Sometimes I dislike my neighborhood, it's true. Although I chirp on about the "bloom where you're planted" philosophy, and indeed I believe that, sometimes...only sometimes...I wish I was planted in Brooklyn, or Maui, or maybe even Charlotte? Wide swath, yes. My problem isn't with Maryland. I'm very fond of my small but mighty state, and think it's a great place to call your home, and I'm not foolin'. I travel around it with relative ease, and the reality is that I'm not stopped from going anywhere I want to go at this point. If anything, I'm in a good spot to tool around wherever I want, since we're close to most major sources of transportation and two large metro areas that provide me with more entertainment than I can even consume. My problem is mostly with my very immediate vicinity, and what I perceive as a lack of character, both in its architecture and its commerce. You know...there's the Coldstone Creamery, and the Hallmark Store, and the Blockbuster. Woohoo! We have small stores, but they're mostly boutiques and carry nothing that really interests me. I'm just not ready for Brighton yet, and have a suspicion that I will never be.
One thing we do have here is food. There are two completely awesome restaurants - one is Italian complete with a great house Chianti, and the other is South American/Mexican. This makes me extremely happy, because I really believe that restaurants can be the soul of a community, and by that I don't mean Applebees (which I heard described by a person from Scotland once as a "dodgy steak place," and that never fails to make me smile.)
The other night I went to Sol Azteca - the Mexican place - to get a carne asada dinner on my way home. As you imagine my entrance into the parking lot, please try for a moment to channel a moment of absolute joy, combined with total shock, if you can. You can, can't you? Are you there? Don't lie to me. For God's SAKE, you MUST have had a moment of joy at some point, no? Even without the shock? Can't conjure one up? GOSH! Put down the damned mouse and go out and find one. What are you wasting your time at this ridiculous keyboard for? Live it up! Time's a 'wastin'.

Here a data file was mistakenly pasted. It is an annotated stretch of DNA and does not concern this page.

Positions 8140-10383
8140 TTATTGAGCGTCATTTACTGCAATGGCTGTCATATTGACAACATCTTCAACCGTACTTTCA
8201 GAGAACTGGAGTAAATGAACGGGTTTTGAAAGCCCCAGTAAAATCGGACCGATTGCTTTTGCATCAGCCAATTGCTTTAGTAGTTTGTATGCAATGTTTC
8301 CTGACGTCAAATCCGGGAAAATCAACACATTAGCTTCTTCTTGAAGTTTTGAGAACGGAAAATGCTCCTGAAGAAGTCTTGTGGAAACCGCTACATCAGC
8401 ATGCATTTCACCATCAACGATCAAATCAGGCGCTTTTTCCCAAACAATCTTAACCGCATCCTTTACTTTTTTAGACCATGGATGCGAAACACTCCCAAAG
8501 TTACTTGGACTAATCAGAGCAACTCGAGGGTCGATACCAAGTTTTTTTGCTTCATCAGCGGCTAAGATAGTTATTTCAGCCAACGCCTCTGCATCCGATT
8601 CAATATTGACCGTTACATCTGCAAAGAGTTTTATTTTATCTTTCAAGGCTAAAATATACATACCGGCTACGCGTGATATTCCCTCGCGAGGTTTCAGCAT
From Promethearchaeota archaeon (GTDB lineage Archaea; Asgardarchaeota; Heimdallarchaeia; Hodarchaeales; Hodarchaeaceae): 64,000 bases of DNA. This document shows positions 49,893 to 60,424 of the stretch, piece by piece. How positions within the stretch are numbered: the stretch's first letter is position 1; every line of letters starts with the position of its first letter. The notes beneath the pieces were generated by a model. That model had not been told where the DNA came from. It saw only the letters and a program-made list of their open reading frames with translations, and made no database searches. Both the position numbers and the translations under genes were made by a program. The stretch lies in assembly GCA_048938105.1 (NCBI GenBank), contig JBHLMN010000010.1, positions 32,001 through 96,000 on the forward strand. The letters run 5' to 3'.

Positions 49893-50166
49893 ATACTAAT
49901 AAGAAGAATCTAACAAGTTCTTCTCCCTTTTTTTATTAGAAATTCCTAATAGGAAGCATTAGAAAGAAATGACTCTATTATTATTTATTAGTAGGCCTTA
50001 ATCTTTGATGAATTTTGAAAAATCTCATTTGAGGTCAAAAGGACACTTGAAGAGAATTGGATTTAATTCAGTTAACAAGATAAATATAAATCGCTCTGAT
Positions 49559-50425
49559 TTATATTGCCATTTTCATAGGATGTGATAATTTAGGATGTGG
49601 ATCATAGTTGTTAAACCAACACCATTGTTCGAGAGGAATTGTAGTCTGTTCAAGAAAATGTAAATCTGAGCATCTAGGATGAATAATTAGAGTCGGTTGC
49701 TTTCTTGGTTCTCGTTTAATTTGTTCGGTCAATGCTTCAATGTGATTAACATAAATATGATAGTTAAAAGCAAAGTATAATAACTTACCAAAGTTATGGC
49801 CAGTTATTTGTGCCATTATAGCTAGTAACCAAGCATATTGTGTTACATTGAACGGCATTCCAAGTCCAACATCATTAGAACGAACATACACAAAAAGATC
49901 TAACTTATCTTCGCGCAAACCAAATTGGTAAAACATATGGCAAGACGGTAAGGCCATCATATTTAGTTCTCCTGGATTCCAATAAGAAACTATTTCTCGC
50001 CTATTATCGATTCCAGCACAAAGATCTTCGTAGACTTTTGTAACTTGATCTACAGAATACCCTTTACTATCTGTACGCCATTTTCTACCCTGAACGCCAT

Hmmm. Anyway...was it good for you? (Haha! Sorry.) Anyway, yes, joy and shock, even a little bit of awe, when I pulled into the parking lot to get my AWESOME STEAK AND GUACAMOLE AND CHIPS AND HOMEMADE SALSA and saw this:
It was dark, but you get the drift. Just imagine a bookstore at night, awash in the aura of the streetlamps. And if you channeled that joy and shock properly while ago, you'll perhaps come close to knowing how happy I was to see a bookstore in my little, tiny, overcrowded town that wasn't a liquidation sale. You'll know a little better when I tell you that I've forgiven the proprietors (of a BOOKSTORE NO LESS!) for having a typo on their banner. Couldn't do it myself, but that's me - annoying, punctilious, spelling demon me.
Once inside and past the typo, I was jazzed to find that it was not just books! It's a used cd store too! And an independent cafe of sorts! In my little corner of the world! (that's pretty much how those thoughts were sputtering in my brain at the time, too.) It's called Second Edition Books, also something I might have chosen to put a little more prominently on the storefront, but hey...not my shingle.
I can't tell you how cool this was - so I told the guy working there instead, and he confirmed that everyone had been "so supportive." But what do you expect, when something useful and interesting opens up around here? I really hope they make it.
Part of the shock and joy was the addition of a bookstore to a suburban Maryland strip mall that already included a music store three storefronts down: Rocketeria, baby! Yes, not only does my little town have an independent bookstore now, but it also has an independent music store, where an extremely affable guy named Dave runs the show. My guitar teacher had encouraged me not to take my guitar to a big corporate store, because it's a good idea to support independent music retailers, and he was right. The night I stopped in, the nice woman working there told me to bring it back the next day for Dave to take a look at, which I did. He looked like Jack Black's older brother, with no apparent flair for slapstick comedy, but I bet he does has a screaming guitar solo in his repertoire. He won me over because not only did he not ask me if the guitar work was for my son or my little brother, which is how most of the guys at Guitar Center approach me (in a benign fashion - not hostile or anything, but still.), but he also fixed the neck partially for me right there on the spot, and told me that he needed more time to check it out and might have to send it out, because he didn't want to break it. And he also explained the problems with the neck to me like he expected me to understand, which is really nice. Now, my guitar was not expensive as guitars go. It hasn't been played a whole lot and I'm just getting back into it now, so it was cool of him to treat it like a thousand dollar instrument.
I love that these independent businesses are in my town, more than I can clearly say. It makes me feel good to support them, the exact opposite of how I feel when I throw my money into the gaping maw of corporate monsters like CVS. Plus, the people in both of these stores talked to me - really. Like, in full sentences, which also included questions about how they could meet my needs. This is unusual in the suburban marketplace - in fact, so unusual, that this is all it takes to get a loyal customer for life out of me.